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SKeyes Center for Media and Cultural Freedom - Samir Kassir Foundation

For journalists, activists, digital privacy is an uphill struggle

Wednesday , 14 December 2022

Hacking, it seems, is everywhere. At least 20 activists, journalists, researchers, and others working on issues related to the Middle East were recently targeted by hackers “backed by the Iranian government,” US-headquartered NGO Human Rights Watch said last week.


The hackers reportedly sent phishing messages via WhatsApp to targets between Sept. 15 and Nov. 25 in an attempt to get victims to enter their email account credentials into fake login portals where they could be stolen.


Four of the 20 people targeted, and one of the individuals whose accounts were compromised, are inside Lebanon, according to Abir Ghattas, Information Security Director for Human Rights Watch.


At least three victims — a correspondent for a US newspaper, an NGO consultant, and a women’s rights activist — had sensitive data compromised in the attack, including email messages, cloud storage drives, contacts and calendars.


One of the victims in Lebanon was Nicholas Noe, an advocacy consultant for Refugees International and director of The Exchange Foundation.


Noe told L’Orient Today he received a fake conference invitation purporting to be from a local think tank. It wasn’t until HRW staff following the trail of the hackers reached out to him a couple of days later that he learned that his account had been hacked.


Noe said there were no obvious signs of an intrusion into his Google account.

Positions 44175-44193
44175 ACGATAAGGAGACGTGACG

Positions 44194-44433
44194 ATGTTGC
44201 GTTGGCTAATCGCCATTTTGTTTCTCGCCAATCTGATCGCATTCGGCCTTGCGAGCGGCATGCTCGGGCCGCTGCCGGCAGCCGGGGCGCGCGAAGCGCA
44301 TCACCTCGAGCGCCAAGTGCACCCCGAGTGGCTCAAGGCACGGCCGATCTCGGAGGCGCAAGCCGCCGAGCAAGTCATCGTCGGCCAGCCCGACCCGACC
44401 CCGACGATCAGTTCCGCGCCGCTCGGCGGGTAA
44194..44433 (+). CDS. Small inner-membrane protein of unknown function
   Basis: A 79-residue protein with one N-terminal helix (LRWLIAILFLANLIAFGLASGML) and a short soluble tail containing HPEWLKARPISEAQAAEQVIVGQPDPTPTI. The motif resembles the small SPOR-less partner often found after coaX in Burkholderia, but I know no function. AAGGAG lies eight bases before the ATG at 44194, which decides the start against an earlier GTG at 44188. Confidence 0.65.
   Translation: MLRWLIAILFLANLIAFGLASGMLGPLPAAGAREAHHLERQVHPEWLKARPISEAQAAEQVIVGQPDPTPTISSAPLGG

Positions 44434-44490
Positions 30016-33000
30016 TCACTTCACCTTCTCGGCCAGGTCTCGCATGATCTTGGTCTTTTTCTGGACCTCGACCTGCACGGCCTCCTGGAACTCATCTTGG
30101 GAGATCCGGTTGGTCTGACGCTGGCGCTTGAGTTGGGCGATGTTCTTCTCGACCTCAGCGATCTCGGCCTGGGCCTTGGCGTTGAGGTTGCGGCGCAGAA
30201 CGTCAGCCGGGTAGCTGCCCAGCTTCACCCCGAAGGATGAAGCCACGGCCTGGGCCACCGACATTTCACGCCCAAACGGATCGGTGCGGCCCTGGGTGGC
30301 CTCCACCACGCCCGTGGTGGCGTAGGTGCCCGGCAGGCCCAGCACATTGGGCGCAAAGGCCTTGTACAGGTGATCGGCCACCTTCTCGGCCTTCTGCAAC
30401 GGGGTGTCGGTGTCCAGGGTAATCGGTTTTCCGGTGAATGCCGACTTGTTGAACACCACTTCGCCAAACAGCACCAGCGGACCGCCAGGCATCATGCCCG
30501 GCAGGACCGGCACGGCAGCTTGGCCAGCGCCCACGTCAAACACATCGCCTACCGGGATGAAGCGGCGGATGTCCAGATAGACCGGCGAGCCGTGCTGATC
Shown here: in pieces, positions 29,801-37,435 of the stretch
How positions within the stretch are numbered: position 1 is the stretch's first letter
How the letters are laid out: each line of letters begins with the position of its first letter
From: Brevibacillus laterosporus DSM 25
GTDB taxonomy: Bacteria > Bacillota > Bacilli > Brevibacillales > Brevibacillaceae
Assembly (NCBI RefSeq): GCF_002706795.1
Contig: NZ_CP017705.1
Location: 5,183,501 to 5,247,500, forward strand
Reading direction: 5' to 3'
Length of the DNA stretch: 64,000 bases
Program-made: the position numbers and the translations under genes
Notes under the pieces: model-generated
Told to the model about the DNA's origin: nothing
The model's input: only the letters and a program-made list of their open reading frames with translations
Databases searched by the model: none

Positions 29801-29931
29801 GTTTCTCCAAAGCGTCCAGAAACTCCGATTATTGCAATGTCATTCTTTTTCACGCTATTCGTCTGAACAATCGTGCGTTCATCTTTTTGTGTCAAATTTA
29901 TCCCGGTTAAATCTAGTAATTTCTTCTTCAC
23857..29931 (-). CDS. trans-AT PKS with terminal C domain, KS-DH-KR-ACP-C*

“I wouldn’t have realized that they were sitting on my email, much less downloading it, but sitting on my email — I probably never would have realized it,” he said.


The hackers performed a “Google Takeout” on his account — a service that downloads a user’s history across all Google products including email, YouTube, maps, search, and dozens of other products.


The newly discovered hacking campaign is one of many attempts to steal data from journalists, researchers, and activists in Lebanon and around the world.


Pegasus

In January, HRW revealed that two mobile phones belonging to the NGO’s Beirut-based Middle East and North Africa Director Lama Fakih were infected with the sophisticated Pegasus spyware by an unknown attacker.


The spyware, which can infect phones without the victim clicking on any links or opening any files, gives the attacker complete access to the user’s data, as well as built-in tools such as cameras and microphones.


Her targeting coincided with HRW’s investigation into the Aug. 4, 2020 Beirut port explosion alongside other sensitive projects. “But there’s no way to tell if the attacks were related to my work at that time,” she has said.


Former New York Times Beirut bureau chief Ben Hubbard was also repeatedly hacked with Pegasus over a three-year period from June 2018 to June 2021, according to Toronto-based Citizen Lab, which studied his devices. During this time he was writing a book about Saudi Crown Prince Mohammed bin Salman’s rise to power.